15
Sep-2019

Ryan Jay Day

I’ve been hearing about Ryan Jay’s condo in Milwaukee for a bit more than a year.  He’d describe the Oz colors going on the walls, or the arrangement of Oz art. It all sounded like a magical must-stop. This was my chance. 

Ryan has a wall of Oz fame in his home office — photos shot of him at red carpet events with stars and celebrities involved in Oz productions.

When we first met, Ryan was a 10-year Oz enthusiast attending his first Oz Club convention. Today he’s is a film critic, syndicated radio host, and all-round on-camera personality in Milwaukee. Through the years his profession has allowed him to interview some amazing performers and personalities associated with Oz; he’s often written about those interviews in the Baum Bugle or shared footage with Oz festival and convention audiences. He’s currently working on a documentary about “Over the Rainbow.” I’m grateful to have him on the Oz Club board of directors. 

We met for lunch and quickly fell into our usual pattern of non-stop Oz talk about Oz collecting, Club business, mutual friends, and our most recent individual Oz experiences.  My Oz adventures aren’t quite so celebrity-studded as his, but I live vicariously through his visits with Lorna Luft, Kristin Chenoweth, and Todrick Hall. Before the day was out we’d also Skyped with Emma Ridley and Aaron Harburg. Eventually we headed home. 

There is no place like it. Stepping over the rainbow rug inside the door, I was stopped in my tracks. There was the Sawhorse!  Centered happily in the living room was a wooden sawhorse Ryan bought at that first Zion, Illinois, Oz convention in 1985.  

I tore myself away to let Ryan lead my tour through his collection, which is tastefully displayed throughout his home. Much of it was in his office which would double as my guest room, but from Oz mugs in the kitchen to paintings in the bathrooms I spotted Oz everywhere.  

He is also a Harry Potter enthusiast, and has posters and ephemera from his career and favorite films all cheerfully displayed. It was just a mini-immersion into his passions and profession to visit his home—a Winkie spear from a local stage production, leaning against a poster quoting him as a film critic.

Ryan fired up the massively large wall-mounted television to let MGM’s classic Wizard of Oz roll as background to our conversation.  We watched a few unusual Oz films he’d recently uncovered online.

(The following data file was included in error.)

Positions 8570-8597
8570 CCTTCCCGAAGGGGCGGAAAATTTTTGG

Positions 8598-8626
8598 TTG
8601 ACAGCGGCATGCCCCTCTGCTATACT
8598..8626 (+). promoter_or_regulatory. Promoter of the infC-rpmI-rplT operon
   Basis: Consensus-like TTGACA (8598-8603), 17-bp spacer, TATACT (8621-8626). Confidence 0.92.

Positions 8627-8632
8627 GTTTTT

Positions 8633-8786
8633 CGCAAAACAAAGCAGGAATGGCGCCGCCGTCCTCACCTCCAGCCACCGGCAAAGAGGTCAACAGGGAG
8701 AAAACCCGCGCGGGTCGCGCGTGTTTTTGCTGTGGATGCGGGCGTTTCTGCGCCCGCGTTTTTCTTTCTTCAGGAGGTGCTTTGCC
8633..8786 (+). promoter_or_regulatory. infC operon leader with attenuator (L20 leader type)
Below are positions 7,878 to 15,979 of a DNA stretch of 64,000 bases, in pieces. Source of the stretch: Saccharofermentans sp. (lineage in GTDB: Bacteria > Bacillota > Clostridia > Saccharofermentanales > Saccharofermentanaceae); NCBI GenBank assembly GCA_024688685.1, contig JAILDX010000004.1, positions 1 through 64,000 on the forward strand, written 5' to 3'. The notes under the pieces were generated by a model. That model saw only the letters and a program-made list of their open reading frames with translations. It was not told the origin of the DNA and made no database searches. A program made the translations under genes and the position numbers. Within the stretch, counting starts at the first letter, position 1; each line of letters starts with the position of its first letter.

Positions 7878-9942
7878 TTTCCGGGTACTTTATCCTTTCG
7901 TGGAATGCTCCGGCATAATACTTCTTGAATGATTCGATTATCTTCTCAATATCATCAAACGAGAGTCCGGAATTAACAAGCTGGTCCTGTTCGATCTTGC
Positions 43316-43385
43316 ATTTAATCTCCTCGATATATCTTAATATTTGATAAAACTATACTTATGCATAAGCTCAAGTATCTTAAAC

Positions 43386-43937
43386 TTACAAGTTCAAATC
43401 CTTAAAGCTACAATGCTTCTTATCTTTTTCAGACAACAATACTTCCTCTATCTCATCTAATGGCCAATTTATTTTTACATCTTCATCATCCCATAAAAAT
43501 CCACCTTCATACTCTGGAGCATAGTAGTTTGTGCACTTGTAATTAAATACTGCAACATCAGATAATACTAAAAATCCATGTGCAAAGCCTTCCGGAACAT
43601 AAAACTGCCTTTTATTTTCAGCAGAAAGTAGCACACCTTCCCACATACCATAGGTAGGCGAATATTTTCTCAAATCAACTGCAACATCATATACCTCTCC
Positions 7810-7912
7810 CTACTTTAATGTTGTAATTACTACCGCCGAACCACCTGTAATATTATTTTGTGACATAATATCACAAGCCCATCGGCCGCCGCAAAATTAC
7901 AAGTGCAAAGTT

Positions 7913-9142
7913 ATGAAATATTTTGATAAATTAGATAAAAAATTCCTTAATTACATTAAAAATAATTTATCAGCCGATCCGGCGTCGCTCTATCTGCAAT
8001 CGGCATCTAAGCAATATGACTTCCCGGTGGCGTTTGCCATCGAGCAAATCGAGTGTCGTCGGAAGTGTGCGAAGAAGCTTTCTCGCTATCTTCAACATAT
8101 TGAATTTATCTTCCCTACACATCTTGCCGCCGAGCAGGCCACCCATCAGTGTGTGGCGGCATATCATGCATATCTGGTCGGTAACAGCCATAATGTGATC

Back home we consolidated three partial Return to Oz games I had with me into one complete playable game for his collection, because it always comes back to Oz. A late night ensued. 

Morning views: (top) at my feet;
(bottom) over my shuulder.

I needed to get started on the long drive to Kansas City, but Ryan first wanted to show me that portion of his collection that was still at his childhood home.  We headed that way after brunch at a nearby restaurant.  

Passing walls lined with framed photos of Ryan performing in stage musicals, we worked our way to the basement and were laughing in no time. Ryan hadn’t looked at some of these boxes in years, and once we got started it was just too amusing.  We had to open more. “My Life” one would be labeled. “$MILLIONS WORTH OF OZ” in screaming all caps on another—that turned out to be old Baum Bugles, well-worn Mego dolls, an Oz lap robe, and some of his own early Oz art.  “$5000 in Oz Merchandise” read another, clearly aimed to keep his parents from tossing the contents as worthless.  Most were prominently marked to “Never Throw Away!!!” with a series of exclamation marks.

Rummaging through the games, books, toys, and memorabilia, Ryan found a few things to take home. When I admired a piece of artwork he promptly gave it to me. We consolidated things a bit more efficiently, and I found myself eyeing the clock.  I was facing a 10-hour drive home with just one more stop. To paraphrase Dorothy, it’s always hard to say “goodbye.”

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